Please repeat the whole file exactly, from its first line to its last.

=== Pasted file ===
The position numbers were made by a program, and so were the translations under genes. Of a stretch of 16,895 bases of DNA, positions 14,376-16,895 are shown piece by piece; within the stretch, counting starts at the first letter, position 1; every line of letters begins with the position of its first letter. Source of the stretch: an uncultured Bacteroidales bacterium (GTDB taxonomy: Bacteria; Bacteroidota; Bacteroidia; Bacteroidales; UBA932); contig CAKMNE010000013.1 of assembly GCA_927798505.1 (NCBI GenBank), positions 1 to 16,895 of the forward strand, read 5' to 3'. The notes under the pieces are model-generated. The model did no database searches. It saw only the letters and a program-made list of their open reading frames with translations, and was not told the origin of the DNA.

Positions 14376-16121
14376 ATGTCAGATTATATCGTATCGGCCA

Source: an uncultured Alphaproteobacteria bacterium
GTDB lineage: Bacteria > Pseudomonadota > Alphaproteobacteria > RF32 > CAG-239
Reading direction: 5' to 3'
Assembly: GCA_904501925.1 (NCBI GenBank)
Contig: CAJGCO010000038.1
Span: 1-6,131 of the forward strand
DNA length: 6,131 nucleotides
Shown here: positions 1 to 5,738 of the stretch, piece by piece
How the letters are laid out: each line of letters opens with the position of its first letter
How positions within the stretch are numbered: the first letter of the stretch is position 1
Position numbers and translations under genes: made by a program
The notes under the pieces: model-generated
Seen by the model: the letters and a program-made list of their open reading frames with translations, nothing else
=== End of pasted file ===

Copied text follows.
The position numbers were made by a program, and so were the translations under genes. Of a stretch of 16,895 bases of DNA, positions 14,376-16,895 are shown piece by piece; within the stretch, counting starts at the first letter, position 1; every line of letters begins with the position of its first letter. Source of the stretch: an uncultured Bacteroidales bacterium (GTDB taxonomy: Bacteria; Bacteroidota; Bacteroidia; Bacteroidales; UBA932); contig CAKMNE010000013.1 of assembly GCA_927798505.1 (NCBI GenBank), positions 1 to 16,895 of the forward strand, read 5' to 3'. The notes under the pieces are model-generated. The model did no database searches. It saw only the letters and a program-made list of their open reading frames with translations, and was not told the origin of the DNA.

Positions 14376-16121
14376 ATGTCAGATTATATCGTATCGGCCA

Source: an uncultured Alphaproteobacteria bacterium
GTDB lineage: Bacteria > Pseudomonadota > Alphaproteobacteria > RF32 > CAG-239
Reading direction: 5' to 3'
Assembly: GCA_904501925.1 (NCBI GenBank)
Contig: CAJGCO010000038.1
Span: 1-6,131 of the forward strand
DNA length: 6,131 nucleotides
Shown here: positions 1 to 5,738 of the stretch, piece by piece
How the letters are laid out: each line of letters opens with the position of its first letter
How positions within the stretch are numbered: the first letter of the stretch is position 1
Position numbers and translations under genes: made by a program
The notes under the pieces: model-generated
Seen by the model: the letters and a program-made list of their open reading frames with translations, nothing else